Explore this issue:November 2017
Multilevel pharyngeal surgery is routinely indicated for patients suffering from obstructive sleep apnea (OSA) as both a first-line treatment and for patients whose disease is refractory to continuous positive airway pressure (CPAP) treatment. Tongue-base reduction surgeries to correct relative macroglasia are rapidly gaining traction as useful treatments for OSA. Novel techniques and technologies such as radio frequency ablation, coblation lingual tonsillectomy, and transoral robotic surgery (TORS)—as well as more traditional tongue-base reduction techniques—are being employed in the operating room to achieve tongue reduction. When offering surgery to a patient, the informed consent process is key in helping the patient understand the risks of the procedure. With regard to surgery of the tongue base of OSA, most consent discussions revolve around risks of bleeding or airway swelling. Because surgery is typically directed to the posterior tongue base and not the anterior tongue, taste dysfunction (TD) typically has not been emphasized in the literature. However, it remains an understandable concern of patients undergoing tongue reduction surgery, and thus physicians should be able to knowledgeably inform patients about this complication.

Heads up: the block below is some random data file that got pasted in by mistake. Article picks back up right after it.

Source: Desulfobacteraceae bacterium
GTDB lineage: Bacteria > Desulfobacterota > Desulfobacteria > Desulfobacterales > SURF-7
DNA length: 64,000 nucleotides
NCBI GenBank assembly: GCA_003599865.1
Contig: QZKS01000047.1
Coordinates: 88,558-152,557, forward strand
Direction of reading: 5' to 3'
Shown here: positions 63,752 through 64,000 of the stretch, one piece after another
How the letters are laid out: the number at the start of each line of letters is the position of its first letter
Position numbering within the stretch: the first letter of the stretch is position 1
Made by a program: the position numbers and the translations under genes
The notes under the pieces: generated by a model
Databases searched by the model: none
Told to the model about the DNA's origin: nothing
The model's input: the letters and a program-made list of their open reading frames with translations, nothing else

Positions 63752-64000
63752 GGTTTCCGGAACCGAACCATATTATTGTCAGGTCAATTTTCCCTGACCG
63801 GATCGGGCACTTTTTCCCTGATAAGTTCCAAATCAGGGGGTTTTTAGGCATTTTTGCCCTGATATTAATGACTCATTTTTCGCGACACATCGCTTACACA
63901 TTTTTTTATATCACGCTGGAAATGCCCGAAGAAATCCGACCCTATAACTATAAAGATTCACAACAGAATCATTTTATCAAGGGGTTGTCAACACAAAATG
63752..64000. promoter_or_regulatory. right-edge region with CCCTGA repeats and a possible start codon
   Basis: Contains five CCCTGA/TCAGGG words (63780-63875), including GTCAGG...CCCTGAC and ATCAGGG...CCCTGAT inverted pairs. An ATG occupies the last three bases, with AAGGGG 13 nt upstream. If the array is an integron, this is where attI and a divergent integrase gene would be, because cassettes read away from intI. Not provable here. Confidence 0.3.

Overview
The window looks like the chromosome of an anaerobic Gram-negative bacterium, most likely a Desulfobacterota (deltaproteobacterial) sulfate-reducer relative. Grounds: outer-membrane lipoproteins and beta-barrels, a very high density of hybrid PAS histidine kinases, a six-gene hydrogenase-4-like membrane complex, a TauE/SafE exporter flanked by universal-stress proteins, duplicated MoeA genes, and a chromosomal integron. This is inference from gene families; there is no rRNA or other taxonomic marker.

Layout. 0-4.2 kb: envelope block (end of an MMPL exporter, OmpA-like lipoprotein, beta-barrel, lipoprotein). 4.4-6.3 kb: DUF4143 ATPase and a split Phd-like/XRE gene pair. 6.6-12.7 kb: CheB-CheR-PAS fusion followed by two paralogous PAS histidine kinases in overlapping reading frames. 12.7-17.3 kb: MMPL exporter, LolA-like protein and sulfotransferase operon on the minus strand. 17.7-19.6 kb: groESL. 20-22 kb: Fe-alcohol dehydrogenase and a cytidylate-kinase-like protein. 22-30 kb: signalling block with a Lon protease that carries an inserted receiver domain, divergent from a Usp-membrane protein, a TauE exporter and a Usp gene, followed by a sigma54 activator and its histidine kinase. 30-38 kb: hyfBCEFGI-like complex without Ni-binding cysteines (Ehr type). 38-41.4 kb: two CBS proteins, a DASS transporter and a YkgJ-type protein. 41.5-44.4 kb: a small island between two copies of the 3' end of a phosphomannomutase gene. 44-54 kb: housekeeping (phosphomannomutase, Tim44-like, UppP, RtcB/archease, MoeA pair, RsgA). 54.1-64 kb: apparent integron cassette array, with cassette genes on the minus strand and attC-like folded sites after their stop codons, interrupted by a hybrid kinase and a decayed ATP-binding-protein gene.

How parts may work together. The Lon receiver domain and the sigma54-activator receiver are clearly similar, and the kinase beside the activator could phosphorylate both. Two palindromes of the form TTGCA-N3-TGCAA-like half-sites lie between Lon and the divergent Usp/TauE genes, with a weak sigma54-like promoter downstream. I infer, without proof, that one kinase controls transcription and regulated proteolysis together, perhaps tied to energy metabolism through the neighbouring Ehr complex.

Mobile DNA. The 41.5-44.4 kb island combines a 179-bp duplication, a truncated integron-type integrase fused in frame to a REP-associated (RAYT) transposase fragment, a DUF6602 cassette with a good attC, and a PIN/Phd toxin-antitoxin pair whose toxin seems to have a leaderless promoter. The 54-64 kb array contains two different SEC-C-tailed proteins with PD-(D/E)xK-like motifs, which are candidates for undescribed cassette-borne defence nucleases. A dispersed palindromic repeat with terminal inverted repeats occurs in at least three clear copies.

The literature suggests that the incidence of alteration in taste sensation with coblation lingual tonsillectomy, TORS tongue-base reduction, and submucosal lingualplasty is sufficiently high to warrant warning patients of this complication. For each of these procedures, TD appears to be a complication that frequently resolves after a few months; however, in some cases it can persist for far longer and become problematic. Radiofrequency tongue-base reduction has been the most heavily studied with respect to TD and is considered a safe option that does not seem to increase the risk of TD, whereas the other tongue procedures for OSA all seem to be associated with some degree of TD after surgery. Further investigations are needed to better characterize the TD associated with each procedure and quantify the risk of TD associated with each surgery. In addition, because TD may be associated with the duration of the surgery, as well as tongue retraction instrumentation used (e.g., laryngoscope placement, Boyle-Davis gag placement), these possibilities should be considered when counseling patients (Laryngoscope. 2017;127:1253–1254).